Monthly Archives: November 2012

Which Window Style Makes Sense in Your Home?

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Filed under Awning, Bay, Bow, Casement, Double Hung, Garden, Sliding, Vinyl Windows, Windows, Wood Windows

Shopping for windows can be a daunting task, especially when it comes to dissecting what type of window makes sense in your home.  Terms like “casement” and “double hung” are all terms we’ve heard but may be unsure of what exactly they mean.  Simplify the shopping process by understanding these terms.  Below, we’ll give you the 411 on major window styles, all available in Lindus Construction’s SeasonGuard window line which is the only windows to receive the Energy Star Award three years in a row.

Awning:

By Definition: Hinged at the top, they open outward and leave a small area beneath both sides of the glass.

Ideal For: Bathrooms & kitchens because they can allow odors to quickly escape.

Perks of SeasonGuard Awning Windows: Awning windows which have one of the industry’s lowest air infiltration rates, because they feature three continuous seals of weather stripping.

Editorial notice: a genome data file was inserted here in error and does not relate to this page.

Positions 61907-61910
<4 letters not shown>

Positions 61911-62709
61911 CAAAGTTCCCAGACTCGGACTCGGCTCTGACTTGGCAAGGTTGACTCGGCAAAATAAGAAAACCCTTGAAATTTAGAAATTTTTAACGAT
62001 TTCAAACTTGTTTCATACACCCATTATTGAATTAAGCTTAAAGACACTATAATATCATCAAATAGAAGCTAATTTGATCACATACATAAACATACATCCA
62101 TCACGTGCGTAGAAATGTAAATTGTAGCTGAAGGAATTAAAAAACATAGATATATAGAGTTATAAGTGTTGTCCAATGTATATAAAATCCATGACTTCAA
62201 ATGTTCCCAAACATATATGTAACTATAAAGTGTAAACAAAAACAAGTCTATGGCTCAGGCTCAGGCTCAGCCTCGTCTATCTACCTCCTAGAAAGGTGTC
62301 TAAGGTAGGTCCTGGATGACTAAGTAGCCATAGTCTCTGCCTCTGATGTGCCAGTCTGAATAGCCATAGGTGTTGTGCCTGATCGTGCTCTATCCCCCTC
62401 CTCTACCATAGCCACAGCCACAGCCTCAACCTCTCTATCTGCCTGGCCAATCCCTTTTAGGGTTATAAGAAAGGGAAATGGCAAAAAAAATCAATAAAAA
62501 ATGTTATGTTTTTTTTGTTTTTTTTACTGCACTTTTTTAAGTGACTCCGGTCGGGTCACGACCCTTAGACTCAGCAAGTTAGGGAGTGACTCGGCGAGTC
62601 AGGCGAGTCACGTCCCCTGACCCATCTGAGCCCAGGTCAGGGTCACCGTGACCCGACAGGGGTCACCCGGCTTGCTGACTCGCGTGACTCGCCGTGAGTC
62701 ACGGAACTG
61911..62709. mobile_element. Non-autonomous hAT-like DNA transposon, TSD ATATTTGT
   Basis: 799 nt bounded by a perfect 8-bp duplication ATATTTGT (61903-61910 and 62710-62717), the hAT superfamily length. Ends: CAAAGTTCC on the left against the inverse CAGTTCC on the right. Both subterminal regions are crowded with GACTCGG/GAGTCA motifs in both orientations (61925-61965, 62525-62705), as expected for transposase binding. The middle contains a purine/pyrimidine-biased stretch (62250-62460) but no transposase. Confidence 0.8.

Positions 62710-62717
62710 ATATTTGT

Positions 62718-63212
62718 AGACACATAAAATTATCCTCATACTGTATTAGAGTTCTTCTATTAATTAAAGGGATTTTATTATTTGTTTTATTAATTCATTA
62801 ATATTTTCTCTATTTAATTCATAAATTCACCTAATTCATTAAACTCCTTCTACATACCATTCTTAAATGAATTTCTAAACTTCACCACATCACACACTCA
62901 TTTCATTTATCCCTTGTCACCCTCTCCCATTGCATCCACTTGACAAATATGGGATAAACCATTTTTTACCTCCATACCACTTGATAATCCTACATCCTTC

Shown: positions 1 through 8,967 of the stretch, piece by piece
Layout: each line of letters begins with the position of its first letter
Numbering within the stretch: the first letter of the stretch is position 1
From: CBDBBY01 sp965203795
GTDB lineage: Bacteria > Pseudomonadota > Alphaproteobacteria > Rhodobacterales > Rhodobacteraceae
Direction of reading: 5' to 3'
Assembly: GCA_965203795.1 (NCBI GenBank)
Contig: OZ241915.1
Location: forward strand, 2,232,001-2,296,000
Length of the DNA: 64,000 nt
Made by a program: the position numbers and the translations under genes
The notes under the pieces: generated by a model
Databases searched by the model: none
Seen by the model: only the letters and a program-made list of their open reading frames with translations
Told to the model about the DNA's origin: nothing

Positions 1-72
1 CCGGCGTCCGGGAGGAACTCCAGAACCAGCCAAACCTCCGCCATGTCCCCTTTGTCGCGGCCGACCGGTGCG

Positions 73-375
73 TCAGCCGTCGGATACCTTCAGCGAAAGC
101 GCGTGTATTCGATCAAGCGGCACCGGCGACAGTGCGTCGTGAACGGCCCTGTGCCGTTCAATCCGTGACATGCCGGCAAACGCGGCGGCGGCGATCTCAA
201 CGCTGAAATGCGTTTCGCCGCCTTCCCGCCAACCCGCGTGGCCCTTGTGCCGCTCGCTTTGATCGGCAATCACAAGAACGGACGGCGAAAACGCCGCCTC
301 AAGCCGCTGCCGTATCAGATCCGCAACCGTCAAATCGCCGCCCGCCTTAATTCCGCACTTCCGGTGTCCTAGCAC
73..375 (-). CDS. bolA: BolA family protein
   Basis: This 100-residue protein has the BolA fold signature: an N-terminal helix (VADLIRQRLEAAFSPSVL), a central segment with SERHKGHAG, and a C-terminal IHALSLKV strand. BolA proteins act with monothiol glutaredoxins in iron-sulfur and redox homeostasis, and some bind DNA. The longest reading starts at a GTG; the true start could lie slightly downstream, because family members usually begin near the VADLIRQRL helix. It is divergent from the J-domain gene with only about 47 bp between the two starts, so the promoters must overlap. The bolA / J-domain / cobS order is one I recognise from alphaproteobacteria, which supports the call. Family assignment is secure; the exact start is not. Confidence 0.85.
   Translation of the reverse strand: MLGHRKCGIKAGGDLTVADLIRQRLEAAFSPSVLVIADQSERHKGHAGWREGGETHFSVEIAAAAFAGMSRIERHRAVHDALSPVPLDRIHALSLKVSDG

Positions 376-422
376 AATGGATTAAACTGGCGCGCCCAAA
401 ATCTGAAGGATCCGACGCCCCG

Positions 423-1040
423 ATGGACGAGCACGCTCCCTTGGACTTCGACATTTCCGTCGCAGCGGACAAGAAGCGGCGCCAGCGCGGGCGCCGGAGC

Bay:

By Definition: Room with a view?  Likely you’ve got bay windows to thank.  They typically consist of one larger window that does not open and a smaller one on each side that can.    

Ideal For: Living rooms but can be used to showcase a view in dining & bedrooms as well.

Perks of SeasonGuard Bay Windows: An anti-water penetration system helps protect against unwanted water and moisture damage. This system protects your most precious investment—your home.

Bow:

By Definition: Similar to bay windows, bow windows provide a panoramic view.  They have anywhere from 3 to 6 sections divided by wood or laminate.

Ideal For: Living Rooms, Kitchens, Dining Rooms & Bedrooms.

Perks of SeasonGuard Bow Windows: Specifically designed to protect your home from excess moisture and the damage it causes.

Casement:

By Definition: They can be hung in pairs or solo.  Casement windows are operated by cranks that swing them outward and provide great air circulation.